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Jerry Davich: Giving NWI youth a JUMP start in life

Johnny Henders| Jerry Davich~Sun-Times Media

Johnny Henderson | Jerry Davich~Sun-Times Media

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Updated: November 14, 2013 6:12AM



There’s often a difference between being a mentor versus a role model when it comes to our region’s children.

In too many instances, our kids’ role models are not accessible, let alone credible. They typically are superstar athletes, Hollywood celebrities, popular musicians or fictional TV show characters. They come and go like Facebook friends and they have no idea about our kids’ lives or have any feelings for their well-being.

Mentors, on the other hand, typically are adults who make themselves a part of our children’s lives on a regular basis. They talk to them, listen to them, teach them, play with them, laugh with them, protect them and care about them.

We need more mentors and fewer role models, I say.

This brings me to a local mentoring program that can use your help. It’s called the Just Unbeatable Mentorship Program, or JUMP, designed to serve young people ages 6 and up throughout Northwest Indiana.

Administered by The Caring Corner LLC, a Merrillville-based social service agency (www.thecarecorner.com), JUMP has serviced more than 120 NWI youth in individualized and group settings since its inception last year.

Originally known as the Male Youth and Young Adult Mentorship Program, it changed its name due to the growing demand to provide services to girls and young women. It focuses on three primary fronts: Life skills training, tutoring and self-esteem.

Mentors are teachers, social workers and business people, often referred by school principals and local leaders in the child care community. Some of the schools involved include the Glen Park Academy in Gary, Hammond High School and West Side High School in Gary.

“All mentors are required to apply, (they) are background-checked and trained,” said Jeff Williams, administrator for JUMP. “Social workers are referred from a huge team of master level social workers contracted to the parent company, The Caring Corner.”

The mentoring program works this way, Williams said. A principal chooses a teacher to provide tutoring and life skills, with JUMP paying the teacher and training him or her on use of the program’s life skills curriculum. From what I can tell, kids love JUMP and parents need its resources.

“My son really enjoyed it, and it taught him a lot, too,” said Tinene Scott, a single mother from Gary whose 7-year-old son, Michael, took part in JUMP’s weekly mentoring course. “When it was over, he kept asking when he could go back.”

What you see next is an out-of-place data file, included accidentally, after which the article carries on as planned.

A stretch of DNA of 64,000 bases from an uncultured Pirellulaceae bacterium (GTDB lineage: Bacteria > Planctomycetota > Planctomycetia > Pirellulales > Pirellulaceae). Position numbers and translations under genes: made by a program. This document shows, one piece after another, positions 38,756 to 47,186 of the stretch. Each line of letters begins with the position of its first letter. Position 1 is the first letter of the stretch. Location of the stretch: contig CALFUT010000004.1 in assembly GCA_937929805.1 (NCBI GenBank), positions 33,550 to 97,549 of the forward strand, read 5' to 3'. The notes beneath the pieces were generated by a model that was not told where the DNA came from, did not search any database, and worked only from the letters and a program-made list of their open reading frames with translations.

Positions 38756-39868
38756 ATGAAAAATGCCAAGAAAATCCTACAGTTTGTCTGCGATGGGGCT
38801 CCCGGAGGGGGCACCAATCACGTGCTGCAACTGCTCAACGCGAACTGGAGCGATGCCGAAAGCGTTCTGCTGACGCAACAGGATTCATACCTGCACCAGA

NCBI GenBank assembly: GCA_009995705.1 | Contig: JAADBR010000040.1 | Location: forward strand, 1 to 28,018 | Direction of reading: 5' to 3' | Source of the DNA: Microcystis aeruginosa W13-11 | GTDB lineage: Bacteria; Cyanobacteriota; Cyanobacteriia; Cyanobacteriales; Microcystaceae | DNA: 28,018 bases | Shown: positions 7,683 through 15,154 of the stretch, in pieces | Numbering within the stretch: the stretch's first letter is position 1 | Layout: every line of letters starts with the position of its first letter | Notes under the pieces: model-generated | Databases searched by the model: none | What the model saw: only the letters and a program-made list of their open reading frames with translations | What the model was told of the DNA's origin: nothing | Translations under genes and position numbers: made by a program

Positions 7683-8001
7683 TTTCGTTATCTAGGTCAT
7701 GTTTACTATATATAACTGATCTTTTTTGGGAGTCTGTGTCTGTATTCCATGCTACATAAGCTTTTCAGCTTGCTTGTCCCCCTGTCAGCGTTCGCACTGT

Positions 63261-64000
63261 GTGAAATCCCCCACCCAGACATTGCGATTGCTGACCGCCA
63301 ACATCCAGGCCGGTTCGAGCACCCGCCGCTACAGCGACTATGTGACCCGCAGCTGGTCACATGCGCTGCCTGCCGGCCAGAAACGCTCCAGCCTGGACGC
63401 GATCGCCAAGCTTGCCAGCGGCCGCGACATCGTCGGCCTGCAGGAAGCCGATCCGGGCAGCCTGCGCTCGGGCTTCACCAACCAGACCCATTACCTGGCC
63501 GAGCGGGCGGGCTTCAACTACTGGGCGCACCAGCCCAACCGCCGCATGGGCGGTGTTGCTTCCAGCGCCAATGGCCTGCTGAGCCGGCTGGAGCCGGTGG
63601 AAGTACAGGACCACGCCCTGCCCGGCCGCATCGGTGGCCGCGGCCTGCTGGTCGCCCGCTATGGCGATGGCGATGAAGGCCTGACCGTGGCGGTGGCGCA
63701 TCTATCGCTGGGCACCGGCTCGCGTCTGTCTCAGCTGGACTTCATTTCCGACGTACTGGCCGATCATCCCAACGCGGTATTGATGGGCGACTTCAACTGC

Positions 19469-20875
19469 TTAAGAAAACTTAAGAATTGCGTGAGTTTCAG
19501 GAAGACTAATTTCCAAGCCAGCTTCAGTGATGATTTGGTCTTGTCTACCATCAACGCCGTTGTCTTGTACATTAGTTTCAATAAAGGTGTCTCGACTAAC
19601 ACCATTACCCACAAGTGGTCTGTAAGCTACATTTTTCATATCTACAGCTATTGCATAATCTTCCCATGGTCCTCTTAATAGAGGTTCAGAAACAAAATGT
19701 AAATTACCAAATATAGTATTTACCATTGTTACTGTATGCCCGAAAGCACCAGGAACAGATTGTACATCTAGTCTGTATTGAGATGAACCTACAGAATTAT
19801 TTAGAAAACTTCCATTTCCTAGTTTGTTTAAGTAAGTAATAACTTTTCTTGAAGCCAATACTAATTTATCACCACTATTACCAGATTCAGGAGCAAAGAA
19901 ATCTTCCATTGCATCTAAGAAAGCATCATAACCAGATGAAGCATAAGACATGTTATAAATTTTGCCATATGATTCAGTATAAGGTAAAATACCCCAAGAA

And there’s the rub.

Due to government budget cuts and the grant money used to fund the programs, JUMP may be grounded after only a year in operation. So it launched a fundraising campaign to jumpstart the new school year. Its goal: $5,000.

“This is a call to action to help improve the lives of youth in our community,” Williams said.

Our region’s most valuable and deepest resource isn’t Lake Michigan, the steel mills or the Indiana Dunes. It’s our youth, who will someday soon make the decision to either stay in Northwest Indiana or flee like so many others before them.

It’s programs like JUMP that keep them grounded here by digging in roots that go deeper than outside opportunities.

“We can’t continue to let even one child slip through the cracks,” Williams said.

Your donations will be used to hire more mentors, pay staff, create a stronger online presence and provide more promotional materials to spread the word to families in need.

“Everyone thinks about changing the world, but real change begins at home in our own backyard,” states its fundraising page, at www.indiegogo.com/projects/5000-challenge.

“Our communities throughout Northwest Indiana are in crisis. Once upon a time, this area was thriving with big business and bustling factories, but walk through our communities now and you see remnants of closed down factories and boarded up buildings. Some see that as a license to not take pride in their community or themselves, but we need to show our youth that just because something may seem broken doesn’t mean it is,” the site states.

To make a difference or for more information, visit www.justunbeat
able.org/, or the organization’s Facebook page at www.facebook.com/justunbeatable. Or call 884-8484. Watch its promotional video at https://www.youtube.com/watch?v=dn9ZjBLPgR8.

It’s time for more mentors to become role models for our youth. Do you agree?

Connect with Jerry via email, at jdavich@post-trib.com, voice mail, at 713-7237, or Facebook, Twitter, and his blog, at jerrydavich.wordpress.com.



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